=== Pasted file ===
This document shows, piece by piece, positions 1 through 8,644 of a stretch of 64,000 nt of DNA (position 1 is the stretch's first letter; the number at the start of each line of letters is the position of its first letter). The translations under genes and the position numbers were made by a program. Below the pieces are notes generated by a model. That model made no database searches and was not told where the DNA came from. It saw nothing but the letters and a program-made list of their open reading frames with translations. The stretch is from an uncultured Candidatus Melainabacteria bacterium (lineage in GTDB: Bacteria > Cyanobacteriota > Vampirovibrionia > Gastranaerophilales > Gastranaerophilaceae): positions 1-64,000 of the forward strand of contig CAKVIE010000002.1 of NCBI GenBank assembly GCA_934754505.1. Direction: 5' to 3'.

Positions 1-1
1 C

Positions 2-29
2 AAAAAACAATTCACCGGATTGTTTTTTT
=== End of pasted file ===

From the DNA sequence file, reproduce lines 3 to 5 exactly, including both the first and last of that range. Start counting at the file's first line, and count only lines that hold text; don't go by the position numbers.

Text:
1 C

Positions 2-29
2 AAAAAACAATTCACCGGATTGTTTTTTT